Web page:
The pandemic has negatively impacted this industry not so much from an operational point of view but because of the sudden drop of consumption which left manufacturers with large quantities of processed oil that surpassed their stocking and delivering capacities. This in turn, led to the reduction of oil processing in Europe. There are refineries in Europe that have shut down completely; some kept their operating levels at 60-70%.
Alexandru Nicolcioiu: As many of you know, Rompetrol owns two refineries: Petromidia in Navodari and Vega in Ploiesti, both operating at 80% level.
Considering the current context, our strategy has been to keep our refineries operating at 80%, to ensure the necessary fuel for the whole network of gas stations in Romania and other countries in which Rompetrol is present: Georgia, Bulgaria and Moldova.
During this period, many states focused on improving the transport infrastructure. In Romania as well, many projects involving road reparations have been started and we have been the main supplier of bitumen. We’ve also supplied the petrochemical industry with polypropylene and polyethylene. Thus, we have adjusted our business on a market that would allow us to function at 80% capacity.
Our main objective was to have an active role in fighting the pandemic. We’ve teamed up with Romania, Bulgaria, Moldova and Georgia and have donated fuel for emergency medical transportation; we’ve also gathered fuel for various hospitals and local authorities.
We’ve also developed a new product for petrochemical use. It is used as a primary material for obtaining the middle layer of the protection masks.
Our gas stations have been kept opened and have turned into supply points for basic food products as well as their intended purpose of suppling fuel to those unable to work from home.
Our refinery, along with Vega and petrochemicals division are very flexible, which has allowed us to keep our manufacturing complex operational as well as preventing and protecting the health of our employees. Through our emergency committees we have taken precautionary measures in all refineries to limit the effects of the pandemic.
In conclusion, the two refineries and the petrochemicals division have adjusted to this period, both from a sanitary point of view as well as delivering products that are in demand.
Alexandru Nicolcioiu: This November, Vega will celebrate 115 years since its commissioning. These 115 years have flown by as fast as my 45 years of experience in this field.
Vega is one of the pillars of the KMG International activity, as well as a pillar for Romania.
It is located in Ploiesti, near the river Dambu. It does not manufacture oil; its activity is focused entirely on manufacturing high value added products from the raw materials received from Petromidia. It is an extension of the processes carried out in Petromidia, which is 200 km away. Even before it was connected to Petromidia, Vega was an active connection for the 11 refineries in our country.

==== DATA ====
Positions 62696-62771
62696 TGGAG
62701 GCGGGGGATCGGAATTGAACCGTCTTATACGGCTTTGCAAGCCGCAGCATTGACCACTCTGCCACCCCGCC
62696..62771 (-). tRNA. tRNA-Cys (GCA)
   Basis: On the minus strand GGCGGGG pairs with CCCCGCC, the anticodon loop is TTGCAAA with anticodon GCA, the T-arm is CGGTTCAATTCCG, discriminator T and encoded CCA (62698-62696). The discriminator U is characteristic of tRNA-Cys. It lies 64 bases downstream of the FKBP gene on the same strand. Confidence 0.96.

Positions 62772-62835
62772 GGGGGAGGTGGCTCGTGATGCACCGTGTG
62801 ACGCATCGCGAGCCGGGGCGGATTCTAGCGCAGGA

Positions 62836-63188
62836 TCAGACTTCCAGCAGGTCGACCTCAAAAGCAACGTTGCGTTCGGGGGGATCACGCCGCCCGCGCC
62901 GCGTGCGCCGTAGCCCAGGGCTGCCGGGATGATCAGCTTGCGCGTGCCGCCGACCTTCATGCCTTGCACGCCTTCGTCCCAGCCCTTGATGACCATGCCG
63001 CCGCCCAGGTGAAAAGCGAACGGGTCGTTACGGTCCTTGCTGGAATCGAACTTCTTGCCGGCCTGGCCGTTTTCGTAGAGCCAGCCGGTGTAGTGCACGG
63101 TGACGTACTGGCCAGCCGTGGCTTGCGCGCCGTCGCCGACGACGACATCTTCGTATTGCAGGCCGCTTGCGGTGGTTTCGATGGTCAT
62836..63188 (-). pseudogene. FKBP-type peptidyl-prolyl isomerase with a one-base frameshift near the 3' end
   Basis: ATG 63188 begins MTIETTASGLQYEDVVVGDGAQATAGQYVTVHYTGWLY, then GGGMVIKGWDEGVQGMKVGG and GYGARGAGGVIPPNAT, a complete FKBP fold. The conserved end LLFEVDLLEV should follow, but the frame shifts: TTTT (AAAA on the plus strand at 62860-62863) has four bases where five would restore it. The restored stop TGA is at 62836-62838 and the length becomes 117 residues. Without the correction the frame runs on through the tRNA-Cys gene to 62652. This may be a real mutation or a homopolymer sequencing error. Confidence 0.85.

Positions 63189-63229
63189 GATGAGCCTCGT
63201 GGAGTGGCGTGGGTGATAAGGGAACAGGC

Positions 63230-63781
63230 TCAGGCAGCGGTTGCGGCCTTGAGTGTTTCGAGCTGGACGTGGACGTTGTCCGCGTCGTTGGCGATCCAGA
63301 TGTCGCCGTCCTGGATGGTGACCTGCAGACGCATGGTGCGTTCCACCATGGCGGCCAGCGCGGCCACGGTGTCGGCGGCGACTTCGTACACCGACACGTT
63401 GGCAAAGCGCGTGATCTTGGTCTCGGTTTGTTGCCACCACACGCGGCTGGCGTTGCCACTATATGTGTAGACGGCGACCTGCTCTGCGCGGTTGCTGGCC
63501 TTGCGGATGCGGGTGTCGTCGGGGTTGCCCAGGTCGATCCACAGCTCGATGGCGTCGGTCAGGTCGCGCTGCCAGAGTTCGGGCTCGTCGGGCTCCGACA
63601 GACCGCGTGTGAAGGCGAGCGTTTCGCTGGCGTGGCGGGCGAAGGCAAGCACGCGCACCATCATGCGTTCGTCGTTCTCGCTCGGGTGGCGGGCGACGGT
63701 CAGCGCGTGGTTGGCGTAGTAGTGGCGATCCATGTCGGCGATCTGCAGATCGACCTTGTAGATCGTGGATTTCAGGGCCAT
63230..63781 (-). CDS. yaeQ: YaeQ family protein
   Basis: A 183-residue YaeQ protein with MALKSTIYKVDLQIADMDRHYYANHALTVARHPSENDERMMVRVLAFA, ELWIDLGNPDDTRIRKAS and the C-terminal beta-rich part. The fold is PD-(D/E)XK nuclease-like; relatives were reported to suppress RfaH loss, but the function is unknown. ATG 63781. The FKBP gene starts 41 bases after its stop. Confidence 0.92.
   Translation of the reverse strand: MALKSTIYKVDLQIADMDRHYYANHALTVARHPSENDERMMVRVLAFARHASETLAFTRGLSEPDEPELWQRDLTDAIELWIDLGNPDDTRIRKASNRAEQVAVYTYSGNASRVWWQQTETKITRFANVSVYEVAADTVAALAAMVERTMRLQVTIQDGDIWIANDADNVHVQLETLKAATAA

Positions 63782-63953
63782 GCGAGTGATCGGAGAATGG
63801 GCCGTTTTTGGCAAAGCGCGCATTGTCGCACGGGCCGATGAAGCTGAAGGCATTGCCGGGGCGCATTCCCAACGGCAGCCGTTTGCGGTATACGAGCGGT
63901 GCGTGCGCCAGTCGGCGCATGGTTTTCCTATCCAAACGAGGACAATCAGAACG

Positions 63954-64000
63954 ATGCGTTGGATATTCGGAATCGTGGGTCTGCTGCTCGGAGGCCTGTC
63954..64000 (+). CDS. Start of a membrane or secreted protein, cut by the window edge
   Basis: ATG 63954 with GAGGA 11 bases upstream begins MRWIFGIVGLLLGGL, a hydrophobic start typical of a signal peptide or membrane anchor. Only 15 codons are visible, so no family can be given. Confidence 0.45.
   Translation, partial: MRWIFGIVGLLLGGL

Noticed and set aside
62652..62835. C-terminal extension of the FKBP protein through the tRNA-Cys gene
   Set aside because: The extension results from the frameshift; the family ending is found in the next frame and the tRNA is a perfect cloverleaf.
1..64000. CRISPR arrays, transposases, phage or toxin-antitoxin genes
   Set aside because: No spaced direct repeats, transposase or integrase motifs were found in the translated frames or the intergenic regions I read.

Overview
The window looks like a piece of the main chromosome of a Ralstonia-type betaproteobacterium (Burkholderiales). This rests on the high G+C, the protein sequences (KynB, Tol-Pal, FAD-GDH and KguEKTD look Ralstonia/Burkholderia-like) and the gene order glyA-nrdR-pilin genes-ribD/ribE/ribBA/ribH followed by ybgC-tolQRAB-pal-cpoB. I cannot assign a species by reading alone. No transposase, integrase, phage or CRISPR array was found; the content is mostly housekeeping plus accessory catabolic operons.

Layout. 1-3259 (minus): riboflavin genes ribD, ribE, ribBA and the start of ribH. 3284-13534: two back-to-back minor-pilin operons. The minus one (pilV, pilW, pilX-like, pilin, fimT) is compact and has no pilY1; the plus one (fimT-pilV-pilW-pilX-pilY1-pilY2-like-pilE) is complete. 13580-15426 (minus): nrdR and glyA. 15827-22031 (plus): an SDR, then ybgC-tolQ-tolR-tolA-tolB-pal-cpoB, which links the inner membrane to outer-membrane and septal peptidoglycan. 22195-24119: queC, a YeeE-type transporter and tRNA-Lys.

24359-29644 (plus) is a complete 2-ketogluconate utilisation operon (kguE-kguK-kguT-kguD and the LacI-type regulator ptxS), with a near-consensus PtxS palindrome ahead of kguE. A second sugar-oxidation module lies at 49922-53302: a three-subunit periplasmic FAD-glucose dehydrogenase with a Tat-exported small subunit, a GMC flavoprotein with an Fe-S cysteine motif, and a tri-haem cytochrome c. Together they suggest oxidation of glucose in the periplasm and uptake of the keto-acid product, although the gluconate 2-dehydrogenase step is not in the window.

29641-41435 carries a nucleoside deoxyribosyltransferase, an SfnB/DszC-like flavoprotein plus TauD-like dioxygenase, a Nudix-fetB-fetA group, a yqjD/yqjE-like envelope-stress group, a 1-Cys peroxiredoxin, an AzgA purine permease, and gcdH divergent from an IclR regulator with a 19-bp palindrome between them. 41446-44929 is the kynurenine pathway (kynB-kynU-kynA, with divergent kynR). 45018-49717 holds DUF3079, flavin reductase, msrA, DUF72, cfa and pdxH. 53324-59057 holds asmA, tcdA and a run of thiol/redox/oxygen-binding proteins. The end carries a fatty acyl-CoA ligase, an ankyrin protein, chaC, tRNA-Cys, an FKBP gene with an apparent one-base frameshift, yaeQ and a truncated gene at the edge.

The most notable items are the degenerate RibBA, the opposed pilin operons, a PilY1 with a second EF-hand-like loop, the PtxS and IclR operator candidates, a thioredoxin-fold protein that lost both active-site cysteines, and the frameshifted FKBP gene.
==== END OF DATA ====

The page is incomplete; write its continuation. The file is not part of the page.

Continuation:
In relation to the white products, the refinery in Midia supplies the light raw materials from which hexane is obtained. It is sold on the Romanian marked but also for exports. Hexane is used in the petrochemical industry, the food industry, the lacquers and paints industry.
It is a refinery that is constantly developing; it is part of the last 4 operational refineries in Romania, out of the 11 we had before the 90’.
Apart from fuel, Petromidia also produces polymers. What is Petrochemicals division’s role on the local market?
Alexandru Nicolcioiu : Petrochemical unit uses the raw materials supplied by the refineries. We have a polypropylene installation which functions only with raw materials supplied by the Petromidia refinery. It is the only installation in Romania – there used to be an installation in Teleajen, but it was not operational – and it is one of the main products that is delivered only in Romania, for 94 companies operating in the plastic industry.
Polypropylene is also used for a series of parts used in the automobile industry. We are one of the biggest supplier of raw materials for the companies that manufacture accessories, parts and ornaments for the auto industry in both Pitesti and Craiova.
Raffia sacks are also obtained from Polypropylene which are commonly used in many industries.
Thus, the petrochemical activity through its Polypropylene installation is found all over Romania. Moreover, about 40% of the Polypropylene production is going to export.
Another installation of Petrochimia is the one for high-pressure polyethylene.
We use imported raw material, ethylene, as we are equipped with a cryogenic terminal and we can unload it. It is the only ethylene terminal from the Black Sea area and it has given us the opportunity to fully use of our polyethylene installation. We use the same client network mentioned before; we supply them with high-pressure or low-density polyethylene.
It is the base of all plastic industry related products – of injection, blowing, foil etc. – all of them are obtained from these products.
We are proud to be the only petrochemistry producers in Romania for these two particular products. Our colleagues in Petrochimia fondly remember how strongly I lobbied to keep the installations working.
Indeed, during 1990-1992 we used to produce lower quantities , which led to certain political discussions. The discussions were about shutting the installations down, but we managed to keep them operational. It is one of the domains in which we see an increase of the value of crude oil; it is found in all goods of mass consumption.
And, our latest development, is the new material we are currently delivering to mask manufacturers. Hopefully we will get rid of these masks soon but by looking at the context, the vaccine will be the one to save us from this predicament.